President Nana Addo Dankwa Akufo-Addo has said that Ghana is on its way to establishing a fill, finish and packaging manufacturing plant for COVID-19 vaccines.
He said he would visit Germany on February 16, this year, together with the Presidents of Senegal and Rwanda, Mr Maky Sall and Mr Paul Kagame, respectively, to inspect production facilities needed to activate the plant.
"We are going to build a pan-African project with these two sister African states, where initially the fill and finish plant will be located in Ghana.
"BioNtech of Germany, a health and technology company which now works with Pfizer, has agreed to be our partner and will contribute also to the construction of a modular production facility for other vaccines such as those for malaria and tuberculosis in Ghana," he added.
President Akufo-Addo disclosed this when he opened the 73rd annual New Year School and Conference at the Great Hall of the University of Ghana, Legon in Accra yesterday.
“It is key that we break the cycle of dependence on foreigners in the fields of science and medicine,” he declared.
“We should never again be in the situation of beggars that we were at the height of the pandemic when we could not access vaccines which were being hoarded by the rich developed nations of the world,” he said.
He stressed that it was not beyond Ghanaian scientists and pharmaceutical companies, whose knowledge and expertise could not be questioned, to produce an indigenous vaccine to combat the virus.
President Akufo-Addo said the government would continue to work proactively to protect the citizenry from the ravages of the pandemic.
He added that it was determined to work with all stakeholders to sail through the COVID-19 crisis and appealed to all Ghanaians to stand shoulder to shoulder with the government to return the nation onto the path of progress and prosperity.
New Year School
The New Year School and Conference is organised by the School of Continuing and Distance Education of the College of Education of the University of Ghana.
This year’s engagement is on the theme: “COVID-19 and socioeconomic dynamics in Ghana”.
Among the participants are representatives from the trade unions, metropolitan, municipal and district chief executives, media practitioners, youth leaders, civil and public servants, traditional leaders, civil society organisations and faith-based organisations.
At the end of the conference, the deliberations are expected to shape policies and also provoke public discourse.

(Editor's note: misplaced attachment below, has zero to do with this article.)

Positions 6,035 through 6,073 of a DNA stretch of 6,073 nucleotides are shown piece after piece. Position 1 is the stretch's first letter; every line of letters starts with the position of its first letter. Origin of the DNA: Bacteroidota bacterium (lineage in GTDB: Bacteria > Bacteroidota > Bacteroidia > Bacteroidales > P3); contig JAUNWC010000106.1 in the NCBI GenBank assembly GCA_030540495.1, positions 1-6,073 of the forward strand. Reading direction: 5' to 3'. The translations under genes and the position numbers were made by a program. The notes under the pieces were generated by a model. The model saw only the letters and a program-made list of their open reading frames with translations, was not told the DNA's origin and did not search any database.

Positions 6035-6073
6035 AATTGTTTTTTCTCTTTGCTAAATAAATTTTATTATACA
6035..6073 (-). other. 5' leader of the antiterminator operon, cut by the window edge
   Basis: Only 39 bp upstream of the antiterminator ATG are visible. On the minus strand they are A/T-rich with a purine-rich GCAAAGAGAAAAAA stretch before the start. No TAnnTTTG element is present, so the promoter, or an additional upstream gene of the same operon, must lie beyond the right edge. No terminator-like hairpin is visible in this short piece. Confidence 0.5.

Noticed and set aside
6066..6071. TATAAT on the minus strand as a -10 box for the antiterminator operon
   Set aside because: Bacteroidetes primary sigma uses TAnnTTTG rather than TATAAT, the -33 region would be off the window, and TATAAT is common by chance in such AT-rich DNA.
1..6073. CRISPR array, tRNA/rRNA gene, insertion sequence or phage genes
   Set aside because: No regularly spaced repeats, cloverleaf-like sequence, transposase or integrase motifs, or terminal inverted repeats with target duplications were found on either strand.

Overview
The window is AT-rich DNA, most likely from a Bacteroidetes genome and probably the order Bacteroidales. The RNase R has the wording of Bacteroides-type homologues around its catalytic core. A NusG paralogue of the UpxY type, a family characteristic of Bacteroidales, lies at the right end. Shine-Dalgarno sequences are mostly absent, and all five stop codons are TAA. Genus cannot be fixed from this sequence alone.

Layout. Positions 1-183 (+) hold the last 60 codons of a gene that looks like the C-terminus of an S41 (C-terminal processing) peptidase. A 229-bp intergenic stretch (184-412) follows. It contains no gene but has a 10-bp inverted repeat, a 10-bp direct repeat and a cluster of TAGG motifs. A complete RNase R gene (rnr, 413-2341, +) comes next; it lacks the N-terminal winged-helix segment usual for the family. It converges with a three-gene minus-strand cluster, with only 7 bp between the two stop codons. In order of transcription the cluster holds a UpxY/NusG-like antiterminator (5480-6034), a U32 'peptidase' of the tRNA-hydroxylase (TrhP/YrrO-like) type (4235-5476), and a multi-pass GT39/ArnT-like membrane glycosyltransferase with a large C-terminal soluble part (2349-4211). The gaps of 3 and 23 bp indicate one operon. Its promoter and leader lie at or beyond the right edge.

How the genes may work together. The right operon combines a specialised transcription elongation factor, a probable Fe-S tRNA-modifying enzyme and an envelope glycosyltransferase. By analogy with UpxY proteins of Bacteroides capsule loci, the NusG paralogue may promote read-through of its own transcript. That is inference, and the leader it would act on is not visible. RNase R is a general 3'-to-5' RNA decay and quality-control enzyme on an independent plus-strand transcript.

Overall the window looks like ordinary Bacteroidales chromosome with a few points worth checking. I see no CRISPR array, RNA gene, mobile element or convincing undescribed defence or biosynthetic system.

President Akufo-Addo urged all Ghanaians to get vaccinated to help end the spread of the virus in the country, saying: “Science tells us that getting vaccinated is the most efficient way to defeat the virus and go back to our normal way of life, reopen fully our economy and return our nation to progress and prosperity.”
According to him, 80 per cent of those currently infected were those who had not been vaccinated, indicating enough testimony of the value of vaccination.
Delivering the keynote address on the theme: “COVID-19 and socioeconomic dynamics in Ghana”, a Medical Director and Chief Executive Officer (CEO) of the CHILDAccra Medical Group, Dr Juliette M. Tuakli, stressed the need for Ghana to invest in public good, instead of private interest, which she said was a key lesson from the impact of the COVID-19 pandemic.
She also called for the strengthening of the country’s health policies, which required data which were critical to the design of government services and programmes.
She said Ghana’s human medical resource remained vague and had highlighted that energy requirement was a critical component in health care.
To that end, she said, a future pandemic preparedness would necessitate a greater commitment of resources.
She said, for instance, that mental health needs now far exceeded available mental health services, while COVID-19-induced social isolation, depression and anxiety in adults, poor communication skills and social anxiety among children were prevalent in the country.
Dr Tuakli, therefore, called for the integration of health and educational systems infrastructure for sustainability.
The World Bank Country Director for Ghana, Liberia and Sierra Leone, Mr Pierre Frank Laporte, for his part, acknowledged the fact that the pandemic had wreaked havoc on economies across the world.
He said the first wave of the pandemic was a shock wave that slowed down growth in Ghana, at a time the country was doing very well.
He lauded efforts by the government and said it did the right things for a strong health response.
Mr Laporte further observed that the world was not done with the pandemic and advised the country to bolster the responsiveness of its health system.
The Vice-Chancellor of the University of Ghana, Professor Nana Aba Appiah Amfo, who welcomed the participants, said governments globally were taking steps to recover and rebuild their economies by formulating sound policies and effective plans to help accelerate the pace of economic recovery.
She said notwithstanding the impact of the pandemic, Ghana’s response had been creditable.
Prof. Amfo paid tribute to the organisers of the New Year School since its inception and said it showed the school’s resilience and relevance to national development.
At yesterday’s opening, the Executive Chairman of the Jospong Group of Companies, Dr Joseph Siaw Agyepong, was named a member of the Annual New Year School and Conference (ANYSC) Corporate Advisory Team.
President Akufo-Addo inaugurated the team and tasked it with the responsibility to advise on how reports of the conference would help advance Ghana's strategic growth.
The team is chaired by a member of the Council of State, Mr Sam Okudzeto.